The year 2011 was another banner year for employee theft in the United States, experiencing only a slight drop in frequency from the pace set in 2010, says a new report on the subject.

The 2011 Marquet Report On Embezzlement by Marquet International Ltd. examined 473 major embezzlement cases active in the US in 2011 -- those with more than $100,000 in reported losses.

According to the report, the number of major embezzlements dropped only a slight 2% from 2010. Vermont topped the list of states with highest risk for loss due to embezzlement in 2011. Vermont was followed by Connecticut, Pennsylvania, Montana, Virginia, Iowa and Idaho. Other results include:

  • In 2011, non-profits, including religious organizations, experienced the most embezzlement cases of all industry categories, behind only financial institutions;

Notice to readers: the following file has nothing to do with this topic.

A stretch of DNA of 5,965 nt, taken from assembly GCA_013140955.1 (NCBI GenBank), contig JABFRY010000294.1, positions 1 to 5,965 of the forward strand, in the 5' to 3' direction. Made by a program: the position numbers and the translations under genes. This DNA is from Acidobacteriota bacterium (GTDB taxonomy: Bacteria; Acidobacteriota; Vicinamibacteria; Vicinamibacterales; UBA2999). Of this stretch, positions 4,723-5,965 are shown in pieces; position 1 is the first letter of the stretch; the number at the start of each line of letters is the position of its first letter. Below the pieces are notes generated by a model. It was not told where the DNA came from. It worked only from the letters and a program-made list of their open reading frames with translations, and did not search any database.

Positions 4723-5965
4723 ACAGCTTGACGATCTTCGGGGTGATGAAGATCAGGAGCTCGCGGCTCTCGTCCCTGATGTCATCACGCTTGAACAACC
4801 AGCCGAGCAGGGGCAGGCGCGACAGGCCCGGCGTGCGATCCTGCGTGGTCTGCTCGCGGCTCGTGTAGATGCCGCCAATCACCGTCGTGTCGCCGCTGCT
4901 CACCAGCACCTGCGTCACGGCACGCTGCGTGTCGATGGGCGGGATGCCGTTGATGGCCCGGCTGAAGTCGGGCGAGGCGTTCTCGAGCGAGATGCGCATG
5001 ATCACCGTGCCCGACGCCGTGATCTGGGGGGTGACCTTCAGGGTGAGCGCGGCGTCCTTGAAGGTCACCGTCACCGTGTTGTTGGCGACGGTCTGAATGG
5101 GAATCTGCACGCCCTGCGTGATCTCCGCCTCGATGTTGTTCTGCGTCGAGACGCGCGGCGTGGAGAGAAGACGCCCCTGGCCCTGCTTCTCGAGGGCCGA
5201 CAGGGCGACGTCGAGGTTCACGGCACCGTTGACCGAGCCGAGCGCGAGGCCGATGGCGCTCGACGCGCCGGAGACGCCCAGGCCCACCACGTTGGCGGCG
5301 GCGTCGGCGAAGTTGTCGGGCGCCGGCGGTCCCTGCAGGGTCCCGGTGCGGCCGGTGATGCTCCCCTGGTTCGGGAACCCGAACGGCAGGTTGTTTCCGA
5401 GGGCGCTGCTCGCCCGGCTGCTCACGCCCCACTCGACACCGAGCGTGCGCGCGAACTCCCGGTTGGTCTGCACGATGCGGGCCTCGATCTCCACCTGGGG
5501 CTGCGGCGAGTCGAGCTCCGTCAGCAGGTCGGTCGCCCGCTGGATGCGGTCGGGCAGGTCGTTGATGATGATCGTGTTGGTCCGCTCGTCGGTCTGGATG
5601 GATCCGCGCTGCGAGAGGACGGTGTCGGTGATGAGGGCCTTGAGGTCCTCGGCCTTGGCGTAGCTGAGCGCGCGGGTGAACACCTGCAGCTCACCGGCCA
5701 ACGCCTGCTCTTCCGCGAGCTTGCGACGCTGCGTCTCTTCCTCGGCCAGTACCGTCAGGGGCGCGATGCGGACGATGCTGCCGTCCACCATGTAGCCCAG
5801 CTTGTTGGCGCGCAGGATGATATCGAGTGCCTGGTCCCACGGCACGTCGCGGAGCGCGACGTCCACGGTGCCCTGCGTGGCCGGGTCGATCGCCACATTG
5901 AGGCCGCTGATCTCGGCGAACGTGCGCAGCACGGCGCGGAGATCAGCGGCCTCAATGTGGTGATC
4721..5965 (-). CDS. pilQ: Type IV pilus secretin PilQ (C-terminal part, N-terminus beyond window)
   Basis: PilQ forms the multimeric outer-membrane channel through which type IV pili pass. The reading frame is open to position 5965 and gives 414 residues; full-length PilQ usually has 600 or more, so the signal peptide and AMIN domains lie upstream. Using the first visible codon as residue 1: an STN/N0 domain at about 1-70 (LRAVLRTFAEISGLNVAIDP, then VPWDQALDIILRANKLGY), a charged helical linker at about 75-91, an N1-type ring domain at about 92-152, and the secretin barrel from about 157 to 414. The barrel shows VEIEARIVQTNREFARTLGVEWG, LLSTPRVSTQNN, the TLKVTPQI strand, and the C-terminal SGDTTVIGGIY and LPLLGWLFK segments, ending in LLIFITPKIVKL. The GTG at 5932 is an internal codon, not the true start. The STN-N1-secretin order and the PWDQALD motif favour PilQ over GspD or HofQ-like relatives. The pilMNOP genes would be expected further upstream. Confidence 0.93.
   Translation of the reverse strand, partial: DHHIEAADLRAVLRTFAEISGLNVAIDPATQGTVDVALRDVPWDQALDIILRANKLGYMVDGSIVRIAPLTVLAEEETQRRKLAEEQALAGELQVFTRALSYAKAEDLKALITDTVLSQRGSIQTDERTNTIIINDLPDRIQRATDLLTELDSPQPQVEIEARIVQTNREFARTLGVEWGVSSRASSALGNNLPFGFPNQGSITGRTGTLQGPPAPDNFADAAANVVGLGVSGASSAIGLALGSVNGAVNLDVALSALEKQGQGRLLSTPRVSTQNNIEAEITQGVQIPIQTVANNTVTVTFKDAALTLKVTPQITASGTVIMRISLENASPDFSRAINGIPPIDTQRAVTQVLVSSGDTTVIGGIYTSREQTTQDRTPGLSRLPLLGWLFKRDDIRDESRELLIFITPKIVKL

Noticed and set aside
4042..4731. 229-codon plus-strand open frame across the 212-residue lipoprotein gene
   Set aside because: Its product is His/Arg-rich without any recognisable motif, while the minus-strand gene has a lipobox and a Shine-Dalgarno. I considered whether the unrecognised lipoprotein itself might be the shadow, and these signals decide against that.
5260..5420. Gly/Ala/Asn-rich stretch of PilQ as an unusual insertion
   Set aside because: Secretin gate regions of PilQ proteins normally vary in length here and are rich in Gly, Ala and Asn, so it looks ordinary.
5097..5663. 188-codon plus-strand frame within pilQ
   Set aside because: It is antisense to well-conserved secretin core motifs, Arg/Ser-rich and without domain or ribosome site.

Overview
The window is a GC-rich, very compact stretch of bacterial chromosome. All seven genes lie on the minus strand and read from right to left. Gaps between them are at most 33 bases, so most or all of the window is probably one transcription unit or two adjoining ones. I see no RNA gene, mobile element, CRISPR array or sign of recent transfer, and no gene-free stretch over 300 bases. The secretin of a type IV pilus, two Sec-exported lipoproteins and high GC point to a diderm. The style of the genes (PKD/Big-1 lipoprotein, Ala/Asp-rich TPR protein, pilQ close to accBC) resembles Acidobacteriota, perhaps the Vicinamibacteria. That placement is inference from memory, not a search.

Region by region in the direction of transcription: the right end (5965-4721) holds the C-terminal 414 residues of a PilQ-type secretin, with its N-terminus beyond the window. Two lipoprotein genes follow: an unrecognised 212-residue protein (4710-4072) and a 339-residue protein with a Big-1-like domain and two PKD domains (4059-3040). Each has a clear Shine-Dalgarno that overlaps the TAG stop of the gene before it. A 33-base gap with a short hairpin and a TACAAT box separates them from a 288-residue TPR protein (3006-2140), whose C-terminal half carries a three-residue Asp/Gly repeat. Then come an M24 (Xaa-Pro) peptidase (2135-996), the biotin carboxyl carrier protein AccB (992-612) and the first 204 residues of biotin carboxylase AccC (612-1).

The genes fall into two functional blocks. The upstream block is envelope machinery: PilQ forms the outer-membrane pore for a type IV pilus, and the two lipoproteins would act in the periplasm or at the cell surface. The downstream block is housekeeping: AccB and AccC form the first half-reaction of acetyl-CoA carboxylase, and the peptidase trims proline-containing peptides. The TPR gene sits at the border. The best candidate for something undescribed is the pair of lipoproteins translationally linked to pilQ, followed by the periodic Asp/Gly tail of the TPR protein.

• The average loss was about $750,000 for 2011;
  • The most common embezzlement scheme in 2011 involved the forgery or unauthorized issuance of company checks;
  • Nearly three-quarters of the incidents in 2011 were committed by employees who held finance & accounting positions;
  • The average scheme lasted nearly 5 years;
  • Gambling continues to appear to be a motivating factor in some embezzlement cases; and,
  • Nearly two-thirds of all incidents involved female perpetrators in 2011.

The study also reported some conclusions Marquet has derived by combining the data from past four years:

  • Perpetrators typically begin their embezzlement schemes in their early 40s;
  • By a significant margin, embezzlers are most likely to be individuals who hold financial positions within organizations;
  • The Financial Services industry suffers the greatest losses from major embezzlements;
  • Vermont, Virginia and Florida are among the states with the highest risk for loss due to embezzlement;
  • Women are more likely to embezzle on a large scale than men;
  • Men embezzle significantly more than women per scheme;
  • Gambling is a clear motivating factor in driving some major embezzlement cases; and,
  • Only about 5 percent of major embezzlers have a prior criminal history.